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10th Amendment: SOVEREIGNTY of States POWER

10th Amendment: SOVEREIGNTY of States POWER

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 ARTICLESTHE ORIGINAL MEANING OF AN OMISSION: THETENTH AMENDMENT, POPULAR SOVEREIGNTY, AND “EXPRESSLY”DELEGATED POWER 
Kurt T. Lash 
*
I
NTRODUCTION
..................................................1890I.T
HE
H
ISTORICAL
B
 ACKGROUND OF THE
T
ENTH
 A 
MENDMENT
.............................................1897
A.Methodolog
...........................................1897
B.The Traditional Stor
..................................1899
C.Article II of the Articles of Confederation 
..................1902
 D.The Federalist Response 
.................................1905
 E.The State Convention
..................................1906
 F.Sovereignty and the Construction of Delegated Power 
.......1908
G.The Other Meaning of Expressly Delegated Power
.........1911
H.A Preexistent Principl
..................................1913II.T
HE
F
RAMING AND
O
RIGINAL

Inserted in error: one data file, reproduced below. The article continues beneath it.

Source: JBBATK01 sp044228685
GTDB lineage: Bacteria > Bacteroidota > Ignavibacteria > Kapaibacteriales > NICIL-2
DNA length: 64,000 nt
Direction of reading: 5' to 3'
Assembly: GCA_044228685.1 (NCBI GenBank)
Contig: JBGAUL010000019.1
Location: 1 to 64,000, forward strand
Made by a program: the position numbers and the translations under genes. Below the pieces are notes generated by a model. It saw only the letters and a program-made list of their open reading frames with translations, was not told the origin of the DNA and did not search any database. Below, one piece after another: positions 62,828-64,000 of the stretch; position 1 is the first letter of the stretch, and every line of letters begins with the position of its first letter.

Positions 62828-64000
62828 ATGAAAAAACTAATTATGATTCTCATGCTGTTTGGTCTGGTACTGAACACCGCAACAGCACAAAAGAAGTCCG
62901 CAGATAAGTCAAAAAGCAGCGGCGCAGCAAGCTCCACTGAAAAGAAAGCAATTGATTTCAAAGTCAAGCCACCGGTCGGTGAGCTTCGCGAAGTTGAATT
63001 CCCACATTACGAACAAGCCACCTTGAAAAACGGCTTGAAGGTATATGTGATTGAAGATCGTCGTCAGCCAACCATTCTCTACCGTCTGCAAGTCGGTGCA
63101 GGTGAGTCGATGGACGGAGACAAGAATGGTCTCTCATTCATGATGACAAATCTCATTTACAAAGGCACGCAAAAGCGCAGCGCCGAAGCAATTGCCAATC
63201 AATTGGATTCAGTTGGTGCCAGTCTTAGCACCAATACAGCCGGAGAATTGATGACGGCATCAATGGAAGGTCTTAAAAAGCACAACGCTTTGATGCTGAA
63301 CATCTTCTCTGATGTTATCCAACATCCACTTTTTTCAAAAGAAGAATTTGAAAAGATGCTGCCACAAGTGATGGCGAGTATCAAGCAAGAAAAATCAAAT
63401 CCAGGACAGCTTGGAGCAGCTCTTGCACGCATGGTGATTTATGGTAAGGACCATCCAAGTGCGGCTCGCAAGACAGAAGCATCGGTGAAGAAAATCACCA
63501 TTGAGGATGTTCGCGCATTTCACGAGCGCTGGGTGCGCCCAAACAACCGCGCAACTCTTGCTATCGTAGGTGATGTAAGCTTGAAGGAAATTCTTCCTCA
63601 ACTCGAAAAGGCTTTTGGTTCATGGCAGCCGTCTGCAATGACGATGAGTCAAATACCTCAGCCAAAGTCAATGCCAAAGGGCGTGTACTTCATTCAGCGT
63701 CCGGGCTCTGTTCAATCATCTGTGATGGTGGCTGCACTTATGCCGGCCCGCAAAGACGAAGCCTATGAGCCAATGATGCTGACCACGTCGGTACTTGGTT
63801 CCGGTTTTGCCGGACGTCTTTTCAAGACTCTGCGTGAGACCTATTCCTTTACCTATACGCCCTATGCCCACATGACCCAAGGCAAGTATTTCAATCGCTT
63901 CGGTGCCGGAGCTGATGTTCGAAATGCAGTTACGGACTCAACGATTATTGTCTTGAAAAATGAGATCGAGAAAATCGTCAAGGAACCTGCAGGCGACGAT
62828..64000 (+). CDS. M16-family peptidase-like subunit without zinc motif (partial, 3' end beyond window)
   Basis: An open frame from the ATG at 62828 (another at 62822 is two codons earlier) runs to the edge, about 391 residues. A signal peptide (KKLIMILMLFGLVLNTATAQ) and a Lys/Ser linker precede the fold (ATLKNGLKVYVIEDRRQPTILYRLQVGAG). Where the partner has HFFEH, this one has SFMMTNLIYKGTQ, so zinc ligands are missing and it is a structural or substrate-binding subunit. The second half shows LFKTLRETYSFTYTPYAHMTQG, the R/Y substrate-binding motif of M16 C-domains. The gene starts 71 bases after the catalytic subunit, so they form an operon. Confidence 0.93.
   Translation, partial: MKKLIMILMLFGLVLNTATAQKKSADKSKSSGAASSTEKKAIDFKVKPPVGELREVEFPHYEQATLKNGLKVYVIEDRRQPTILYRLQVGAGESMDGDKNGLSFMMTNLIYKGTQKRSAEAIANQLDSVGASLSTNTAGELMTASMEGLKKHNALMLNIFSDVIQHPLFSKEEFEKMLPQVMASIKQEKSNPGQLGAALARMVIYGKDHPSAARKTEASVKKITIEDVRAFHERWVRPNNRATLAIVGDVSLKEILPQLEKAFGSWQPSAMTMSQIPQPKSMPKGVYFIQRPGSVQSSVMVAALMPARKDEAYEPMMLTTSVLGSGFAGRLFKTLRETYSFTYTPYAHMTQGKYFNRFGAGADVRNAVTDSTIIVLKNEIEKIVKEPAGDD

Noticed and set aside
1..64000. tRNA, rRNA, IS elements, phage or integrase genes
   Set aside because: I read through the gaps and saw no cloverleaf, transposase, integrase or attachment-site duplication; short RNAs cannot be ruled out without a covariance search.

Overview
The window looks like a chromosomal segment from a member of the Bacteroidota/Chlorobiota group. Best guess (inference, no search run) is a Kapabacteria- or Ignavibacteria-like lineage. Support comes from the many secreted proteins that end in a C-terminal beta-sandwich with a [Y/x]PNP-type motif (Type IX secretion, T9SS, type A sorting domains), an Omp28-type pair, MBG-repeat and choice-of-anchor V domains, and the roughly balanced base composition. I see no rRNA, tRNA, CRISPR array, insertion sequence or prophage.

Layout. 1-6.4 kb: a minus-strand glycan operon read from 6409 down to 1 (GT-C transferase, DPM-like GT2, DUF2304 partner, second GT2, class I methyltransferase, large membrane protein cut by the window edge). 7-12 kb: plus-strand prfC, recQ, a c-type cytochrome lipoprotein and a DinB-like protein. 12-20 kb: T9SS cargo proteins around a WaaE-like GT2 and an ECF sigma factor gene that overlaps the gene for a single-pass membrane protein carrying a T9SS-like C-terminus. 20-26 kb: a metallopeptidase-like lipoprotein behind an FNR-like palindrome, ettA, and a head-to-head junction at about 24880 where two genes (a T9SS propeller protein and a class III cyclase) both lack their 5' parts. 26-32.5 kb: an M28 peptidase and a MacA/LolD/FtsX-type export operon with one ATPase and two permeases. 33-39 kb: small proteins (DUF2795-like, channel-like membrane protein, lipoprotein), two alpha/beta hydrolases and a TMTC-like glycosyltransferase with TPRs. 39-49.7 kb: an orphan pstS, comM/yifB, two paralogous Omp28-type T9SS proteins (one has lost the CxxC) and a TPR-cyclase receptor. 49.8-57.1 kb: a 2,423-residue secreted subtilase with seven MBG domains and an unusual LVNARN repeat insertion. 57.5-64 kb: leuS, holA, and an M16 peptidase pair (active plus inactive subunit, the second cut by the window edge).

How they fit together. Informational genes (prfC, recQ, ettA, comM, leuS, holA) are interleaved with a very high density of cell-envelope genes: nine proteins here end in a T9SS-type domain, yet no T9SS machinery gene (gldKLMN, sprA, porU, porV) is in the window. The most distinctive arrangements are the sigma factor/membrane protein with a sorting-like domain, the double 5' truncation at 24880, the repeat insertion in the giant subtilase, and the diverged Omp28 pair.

U
NDERSTANDING OF THE
T
ENTH
 A 
MENDMENT
.............................................1915
A.The State Convention Declarations and Proposed Amendments 
..........................................1915
B.The Virginia Ratifying Convention 
......................1918
2008 Kurt T. Lash. Individuals and nonprofit institutions may reproduce anddistribute copies of this Article in any format, at or below cost, for educationalpurposes, so long as each copy identifies the author, provides a citation to the
Notre  Dame Law Review 
, and includes this provision and copyright notice.*Professor and W. Joseph Ford Fellow, Loyola Law School (Los Angeles). J.D., Yale Law School, 1992. The author thanks Larry Solum, Gary Rowe, Clark Lombardi,Nelson Lund, and the participants at the University of Washington Law SchoolFaculty Workshop Series for their comments and suggestions on an early version of this Article. Special thanks to Chris Fritz for his help and advice on the vexingquestion of sovereignty in the early republic.